Sequoia Capital executive admits ‘even Democrats like me are fed up with San Francisco’

I guess all that “culture” (human feces and heroin needles) and “excitement” (rampant crime) of life in a big city is getting a little old for Michael Moritz, a partner at Sequoia Capital. But, don’t you smug conservatives get any ideas, these blights aren’t a byproduct of Democrat ideas — San Francisco is merely “held hostage” by “political classes.”

In an essay published by The New York Times today, Moritz acknowledged the city was indeed “crippled” by “homeless encampments” and “drug addicts” before he blamed conservatives for rubbing Democrat noses in the mess. Moritz opened his piece with this:

Few subjects please Tucker Carlson more than sticking a shiv into the city of his birth — San Francisco. Sadly, Mr. Carlson has plenty of reasons for portraying San Francisco as a crippled city, hence his fondness for broadcasting clips of homeless encampments and drug addicts. But Mr. Carlson and his ilk have less interest in understanding why these problems exist.

Let me stop Mr. Moritz right there: conservatives lack neither interest in nor understanding about the sorry state of San Francisco. In fact, we care immensely about human suffering, undignified existences, and burdensome realities, but we don’t allow reason and logic to fall by the wayside in pursuit of a utopia that we know exists only in fiction. This balance is what makes us believe a limited government and conservative principles yield the most prosperous results for the greatest number of people. If we were to elevate our feelings over the facts, and in doing so, jettison logic and reason… we’d be Democrats like Mr. Moritz.

Moritz notes:

Like it or not, San Francisco has become a prize example of how we Democrats have become our own worst enemy. Causes that we have long espoused… have all been crippled by a small coterie who knows how to bend government to its will.

He describes this phenomenon as “tyranny of the minority.” Is this a prelude to reinvigorated efforts to abolish the Electoral College? His verbiage leaves room for theorizing…. Funny enough though, in the same essay, Moritz asserts that negative changes have been brought about by “referendums that are a staple of the city’s elections” — is it just me or isn’t that the exact definition of “tyranny of the majority”? Referendums bypass a representative government, usurping lawmaking authority from elected lawmakers. The voters themselves head to the ballot box, and the impulses of the majority decide.

Perhaps this San Francisco Democrat ought to read the words of James Madison, as the Founder expounded on “the mischiefs of faction” in Federalist 10:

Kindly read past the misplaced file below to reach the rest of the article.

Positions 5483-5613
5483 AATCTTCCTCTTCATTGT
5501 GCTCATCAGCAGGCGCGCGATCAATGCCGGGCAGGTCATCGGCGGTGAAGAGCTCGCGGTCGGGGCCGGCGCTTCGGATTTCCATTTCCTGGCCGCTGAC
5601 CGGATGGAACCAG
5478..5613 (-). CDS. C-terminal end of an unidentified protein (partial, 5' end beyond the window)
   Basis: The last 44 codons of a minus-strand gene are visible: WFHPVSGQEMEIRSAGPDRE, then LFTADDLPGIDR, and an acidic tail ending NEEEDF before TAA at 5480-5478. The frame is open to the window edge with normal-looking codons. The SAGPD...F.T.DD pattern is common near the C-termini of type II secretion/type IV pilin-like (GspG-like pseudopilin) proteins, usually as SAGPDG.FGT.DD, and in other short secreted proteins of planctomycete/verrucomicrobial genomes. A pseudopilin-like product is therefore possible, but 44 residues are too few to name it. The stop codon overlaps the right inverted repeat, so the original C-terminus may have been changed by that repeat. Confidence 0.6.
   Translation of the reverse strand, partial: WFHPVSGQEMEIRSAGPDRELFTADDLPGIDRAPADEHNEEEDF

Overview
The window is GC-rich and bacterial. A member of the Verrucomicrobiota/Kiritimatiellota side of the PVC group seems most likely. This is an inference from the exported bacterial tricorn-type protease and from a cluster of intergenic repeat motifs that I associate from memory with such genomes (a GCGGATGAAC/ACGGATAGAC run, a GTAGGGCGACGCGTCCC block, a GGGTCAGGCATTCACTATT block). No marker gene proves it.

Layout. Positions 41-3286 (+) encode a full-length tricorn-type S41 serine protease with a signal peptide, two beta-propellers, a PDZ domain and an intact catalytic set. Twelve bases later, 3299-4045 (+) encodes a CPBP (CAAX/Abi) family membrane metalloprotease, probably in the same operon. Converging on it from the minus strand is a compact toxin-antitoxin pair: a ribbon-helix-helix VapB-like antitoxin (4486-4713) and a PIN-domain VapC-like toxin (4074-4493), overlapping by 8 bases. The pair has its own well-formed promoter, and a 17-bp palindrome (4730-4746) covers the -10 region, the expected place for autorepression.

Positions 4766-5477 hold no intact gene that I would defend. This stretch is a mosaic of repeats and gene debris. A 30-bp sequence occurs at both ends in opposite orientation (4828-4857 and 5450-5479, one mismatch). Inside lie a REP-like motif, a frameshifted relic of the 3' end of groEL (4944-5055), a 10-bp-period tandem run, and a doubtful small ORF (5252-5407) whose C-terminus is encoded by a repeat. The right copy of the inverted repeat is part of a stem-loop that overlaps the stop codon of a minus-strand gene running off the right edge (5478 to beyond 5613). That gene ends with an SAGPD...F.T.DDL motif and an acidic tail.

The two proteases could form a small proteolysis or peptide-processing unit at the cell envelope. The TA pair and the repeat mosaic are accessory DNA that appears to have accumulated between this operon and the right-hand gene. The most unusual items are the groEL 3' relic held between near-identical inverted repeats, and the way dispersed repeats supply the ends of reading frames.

From this view of the subject it may be concluded that a pure democracy, by which I mean a society consisting of a small number of citizens, who assemble and administer the government in person, can admit of no cure for the mischiefs of faction.

Hence it is that such democracies have ever been spectacles of turbulence and contention; have ever been found incompatible with personal security or the rights of property; and have in general been as short in their lives as they have been violent in their deaths. Theoretic politicians, who have patronized this species of government, have erroneously supposed that by reducing mankind to a perfect equality in their political rights, they would, at the same time, be perfectly equalized and assimilated in their possessions, their opinions, and their passions.

Moritz also states this:

The core of the issue, in San Francisco and other cities, is that government is more malleable at the city level than at higher levels of government.

If the U.S. Constitution requires decades and a chisel and hammer to change, San Francisco’s City Charter is like a live Google doc controlled by manipulative copy editors.

Again, that seems like a Democrat policy problem to me…. Remind me again which political faction consistently asserts the “need” to “rewrite the Constitution”? Can Moritz’s observation noting that perpetual revisions of foundational documents is a recipe for disaster please be the nail in the coffin for any more leftist cries to scrap our national Constitution? A girl can dream.

Moritz is right, San Francisco is held hostage by political classes, but what “classes” those could possibly be other than leftist ones, I can’t say — and apparently neither can Moritz.

Image: Thayne Tuason, CC BY 4.0, via Wikimedia Commons, unaltered.

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